Rock: Spice Girls show new dimensions
Sunday 12 April 1998
Of all the pop people whom the British Isles have spawned in the last decade, only the former members of Take That could watch the show without hanging their heads in shame: the inventiveness, personality and perfectionism of the boys' extravaganzas were never challenged. Whereas Take That had years to hone their act in clubs around the country, the Spice Girls' first live performance was in a stadium in Istanbul last year. Whereas Take That learnt how to connect with their audience, the Girls just fling insults at each other as though they're halfway through a hen night - amusing for the length of a TV interview, but wearing when stretched over two hours. And Gary, Robbie and co would never have made do with that piddly little squirt of fireworks at the end.
Another field in which Take That reigned supreme was that of dancing, and the Girls have a lot of catching up to do: starting the show with a song called "If You Can't Dance" was not a prudent decision (as imprudent, in fact, as their movie slogan, "They Don't Just Sing!"). It can't be easy to trip the light fantastic in those stack-heeled trainers, but the Girls confine themselves to shuffling around and striking poses, delegating the Terpsichorean duties to six acrobatic hunks called, predictably enough, the Spice Boys. Even "Sporty" Mel C is still to top the backflip she performed way back in the video for "Wannabe".
On the other hand, the Girls' most obvious flaw has always been their singing, and here they were enormously better than expected. Even "Posh" Victoria could hold a tune, and "Baby" Emma turned in a creditable solo rendition of the Supremes' "Where Did Our Love Go" (chosen purely for how often the word "baby" crops up in the lyrics). When the Spiceworld comes to an end, she is guaranteed at least two Top 30 singles of her own before she settles into a career as a children's television presenter.
The prevailing view is that Mel C is the best singer, but that all depends on whether you think a window-rattling shriek is an asset or not. The Girls obviously think it is, because there is a terrible moment towards the end of every song when the other four sing the chorus in unison ("Stop right now, thank you very much ... ") and Mel C screeches the words to a different rhythm ("STOP - RIGHT - NOW!") over the top. Still, to give her her due, she is by far the most committed performer of the five, putting her every ounce of energy, and her every facial expression, into every song (I'm sure she's related to Eunice from Gladiators). And on "Viva Forever", when she harmonised with "Scary" Mel B, along with a Spanish guitar and a surging synthesised orchestra, I must admit I had a lump in my throat.
Which brings me to the music. I'd always viewed the Spice Girls' albums as having little more to offer than photographs of Mel B (particularly fetching on Tuesday night, perhaps because of a rare allergy that brings her out in a rash if she covers her upper body with anything more substantial than a Wonderbra). But at Manchester, most of the songs were distinctive, funky and vibrant, with a hard-rocking edge - and it'll be a good few years yet before we're able to sing along with this many All Saints tunes.
Who would have thought it? Dozens of outlandish theories have endeavoured to explain the Spice Girls phenomenon; it's weird to think that something as marginal as the music may have been behind it all along.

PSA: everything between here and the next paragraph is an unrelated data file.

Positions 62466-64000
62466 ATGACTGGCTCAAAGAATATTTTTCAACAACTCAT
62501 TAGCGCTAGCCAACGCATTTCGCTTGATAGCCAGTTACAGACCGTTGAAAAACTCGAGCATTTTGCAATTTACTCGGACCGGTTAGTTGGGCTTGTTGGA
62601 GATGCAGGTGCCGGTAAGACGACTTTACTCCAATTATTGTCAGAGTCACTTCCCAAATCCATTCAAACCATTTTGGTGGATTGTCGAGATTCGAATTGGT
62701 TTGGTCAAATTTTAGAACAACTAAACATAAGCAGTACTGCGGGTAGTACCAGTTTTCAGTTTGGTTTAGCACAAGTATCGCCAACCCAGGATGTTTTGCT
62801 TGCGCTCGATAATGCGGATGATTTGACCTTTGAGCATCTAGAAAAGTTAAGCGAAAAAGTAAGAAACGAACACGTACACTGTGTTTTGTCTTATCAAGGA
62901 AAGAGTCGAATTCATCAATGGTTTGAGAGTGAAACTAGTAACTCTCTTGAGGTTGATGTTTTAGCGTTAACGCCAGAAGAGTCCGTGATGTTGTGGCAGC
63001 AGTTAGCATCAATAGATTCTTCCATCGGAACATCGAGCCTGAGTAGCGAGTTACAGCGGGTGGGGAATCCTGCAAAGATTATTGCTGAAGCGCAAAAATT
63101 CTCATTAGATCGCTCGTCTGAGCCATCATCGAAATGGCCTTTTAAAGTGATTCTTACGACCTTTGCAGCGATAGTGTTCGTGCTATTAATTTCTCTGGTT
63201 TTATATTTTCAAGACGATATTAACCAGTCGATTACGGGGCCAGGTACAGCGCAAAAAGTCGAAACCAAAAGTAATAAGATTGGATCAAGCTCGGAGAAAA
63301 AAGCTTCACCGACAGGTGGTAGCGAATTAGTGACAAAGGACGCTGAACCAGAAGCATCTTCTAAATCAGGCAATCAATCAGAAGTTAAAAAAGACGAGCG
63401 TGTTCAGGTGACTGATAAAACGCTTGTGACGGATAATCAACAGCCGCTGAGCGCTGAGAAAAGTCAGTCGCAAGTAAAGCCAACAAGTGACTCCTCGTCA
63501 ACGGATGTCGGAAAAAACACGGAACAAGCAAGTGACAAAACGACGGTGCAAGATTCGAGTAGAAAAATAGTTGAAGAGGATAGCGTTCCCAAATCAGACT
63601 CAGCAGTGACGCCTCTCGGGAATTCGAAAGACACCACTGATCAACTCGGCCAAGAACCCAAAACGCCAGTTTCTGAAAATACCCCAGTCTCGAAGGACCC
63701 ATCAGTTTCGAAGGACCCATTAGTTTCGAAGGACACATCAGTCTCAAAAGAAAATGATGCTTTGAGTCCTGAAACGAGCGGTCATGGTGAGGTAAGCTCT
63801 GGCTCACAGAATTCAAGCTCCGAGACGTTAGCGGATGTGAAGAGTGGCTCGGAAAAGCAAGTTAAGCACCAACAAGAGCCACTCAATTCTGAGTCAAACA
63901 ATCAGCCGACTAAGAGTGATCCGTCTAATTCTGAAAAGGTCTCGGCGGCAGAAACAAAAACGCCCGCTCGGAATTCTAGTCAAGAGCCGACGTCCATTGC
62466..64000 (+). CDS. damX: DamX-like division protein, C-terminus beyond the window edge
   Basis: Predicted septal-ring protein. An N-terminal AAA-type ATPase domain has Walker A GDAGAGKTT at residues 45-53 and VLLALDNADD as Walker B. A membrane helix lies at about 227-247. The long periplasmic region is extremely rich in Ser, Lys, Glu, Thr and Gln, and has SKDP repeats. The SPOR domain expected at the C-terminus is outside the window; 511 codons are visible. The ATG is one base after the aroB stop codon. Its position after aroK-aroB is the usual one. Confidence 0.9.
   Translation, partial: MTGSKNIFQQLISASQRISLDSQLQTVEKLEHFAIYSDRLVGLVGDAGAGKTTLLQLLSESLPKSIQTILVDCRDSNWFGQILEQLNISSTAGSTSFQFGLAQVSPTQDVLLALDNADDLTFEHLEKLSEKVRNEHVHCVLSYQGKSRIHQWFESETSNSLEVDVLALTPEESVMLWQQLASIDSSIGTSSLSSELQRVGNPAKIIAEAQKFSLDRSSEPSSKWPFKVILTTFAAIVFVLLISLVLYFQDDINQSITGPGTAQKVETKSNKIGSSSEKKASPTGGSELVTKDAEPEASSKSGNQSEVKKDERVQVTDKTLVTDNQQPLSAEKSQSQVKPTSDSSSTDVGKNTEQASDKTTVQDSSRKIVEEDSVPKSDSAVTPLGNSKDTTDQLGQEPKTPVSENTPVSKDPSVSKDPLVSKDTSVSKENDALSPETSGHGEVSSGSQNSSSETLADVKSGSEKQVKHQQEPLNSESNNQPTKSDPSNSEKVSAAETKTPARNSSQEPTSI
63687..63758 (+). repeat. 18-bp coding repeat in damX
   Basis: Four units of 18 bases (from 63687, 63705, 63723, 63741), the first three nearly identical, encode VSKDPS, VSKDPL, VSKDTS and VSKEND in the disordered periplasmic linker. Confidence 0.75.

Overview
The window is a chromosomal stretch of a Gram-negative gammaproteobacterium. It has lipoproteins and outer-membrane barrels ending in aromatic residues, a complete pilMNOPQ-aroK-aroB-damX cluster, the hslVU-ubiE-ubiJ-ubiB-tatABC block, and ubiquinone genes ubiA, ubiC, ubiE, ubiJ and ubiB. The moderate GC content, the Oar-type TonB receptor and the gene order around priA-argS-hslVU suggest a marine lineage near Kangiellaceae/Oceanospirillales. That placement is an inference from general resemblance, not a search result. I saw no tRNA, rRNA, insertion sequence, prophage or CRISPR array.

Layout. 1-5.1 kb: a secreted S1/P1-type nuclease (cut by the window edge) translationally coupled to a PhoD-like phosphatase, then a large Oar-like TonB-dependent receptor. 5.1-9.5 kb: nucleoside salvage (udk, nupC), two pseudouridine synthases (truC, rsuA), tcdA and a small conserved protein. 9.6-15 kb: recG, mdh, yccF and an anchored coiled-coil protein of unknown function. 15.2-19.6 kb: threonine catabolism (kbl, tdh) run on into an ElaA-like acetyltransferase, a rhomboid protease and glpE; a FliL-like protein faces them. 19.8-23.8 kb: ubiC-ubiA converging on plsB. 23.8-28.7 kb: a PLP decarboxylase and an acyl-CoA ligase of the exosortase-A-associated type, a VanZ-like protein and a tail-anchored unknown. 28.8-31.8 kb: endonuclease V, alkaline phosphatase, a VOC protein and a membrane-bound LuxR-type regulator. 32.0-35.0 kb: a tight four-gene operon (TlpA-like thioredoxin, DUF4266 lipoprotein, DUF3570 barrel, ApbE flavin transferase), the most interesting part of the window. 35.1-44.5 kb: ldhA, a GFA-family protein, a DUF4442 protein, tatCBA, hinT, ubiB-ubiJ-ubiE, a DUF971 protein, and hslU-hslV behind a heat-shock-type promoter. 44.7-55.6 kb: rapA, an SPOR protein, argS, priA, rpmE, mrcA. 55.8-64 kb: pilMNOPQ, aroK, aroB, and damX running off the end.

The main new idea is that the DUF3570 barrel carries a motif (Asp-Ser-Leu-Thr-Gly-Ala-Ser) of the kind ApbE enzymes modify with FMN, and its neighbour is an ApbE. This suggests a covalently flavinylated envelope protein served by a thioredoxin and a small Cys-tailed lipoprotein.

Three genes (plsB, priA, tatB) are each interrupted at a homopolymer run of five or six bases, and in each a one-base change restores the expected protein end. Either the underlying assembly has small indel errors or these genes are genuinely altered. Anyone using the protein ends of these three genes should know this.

Speaking of weirdness, the concert's main strength and main weakness is just how perplexing it is. For instance, in the corner of the video screens is an insert of a man translating the lyrics into sign language, for those pop fans who are, well, deaf (he doesn't attempt the Spanish passage in "If You Can't Dance"). And the visuals never seem to have the slightest relevance to the songs they supplement. Why do the screens show an egg-timer engulfed in flames during "Walk of Life"? Why, on "Say You'll Be There", are the Girls twirling canes like Charlie Chaplin? And who dreamt up the staging concept for "Move Over"? The Girls strut down a catwalk in parodically ostentatious clothes - Victoria in an oversized boa, Geri in a cowboy hat. The Spice Boys, in trilbies and trench coats, are press photographers. There's a pretend catfight and Mel B is pushed off the catwalk; then one of the photographers is captured and stripped down to his underwear. (Then there's the interval: half an hour long, which is just enough time to show commercials for all the products the Girls have endorsed.)
It may seem like ill-thought-out nonsense, but I have a nagging suspicion that there were hidden layers to this gig. At the start, before the Girls emerged from their "Spicecraft", a voice-over paraphrased Star Trek: "Spice, the final frontier ... their mission, to boldly go where no woman has gone before." Before the encore, another voice intoned a line from a less likely source: Blade Runner. "The light that burns twice as bright burns half as long ... and you have burnt so very, very brightly." So, the Girls began the show with a utopian vision of the future, and finished it with a dystopian one, comparing themselves with Blade Runner's replicants: short-lived, laboratory-manufactured humanoids. Crumbs.
I'm not sure if I'm getting carried away here, but this would seem to be an unsettlingly stark metaphor for existence as a pop star. You can keep your Brian Enos and your Peter Gabriels. If it's postmodern intellectual stimulation you're after, go and see the Spice Girls.
Manchester Nynex Arena (0161 930 8000), tonight; Wembley Arena (0181 900 1234), Tues, Wed, Sat, Sun 19 Apr, 21, 22, 25 & 26 Apr; Birmingham NEC (0121 780 4133), 28, 29 Apr, 2, 3, 5 & 6 May.
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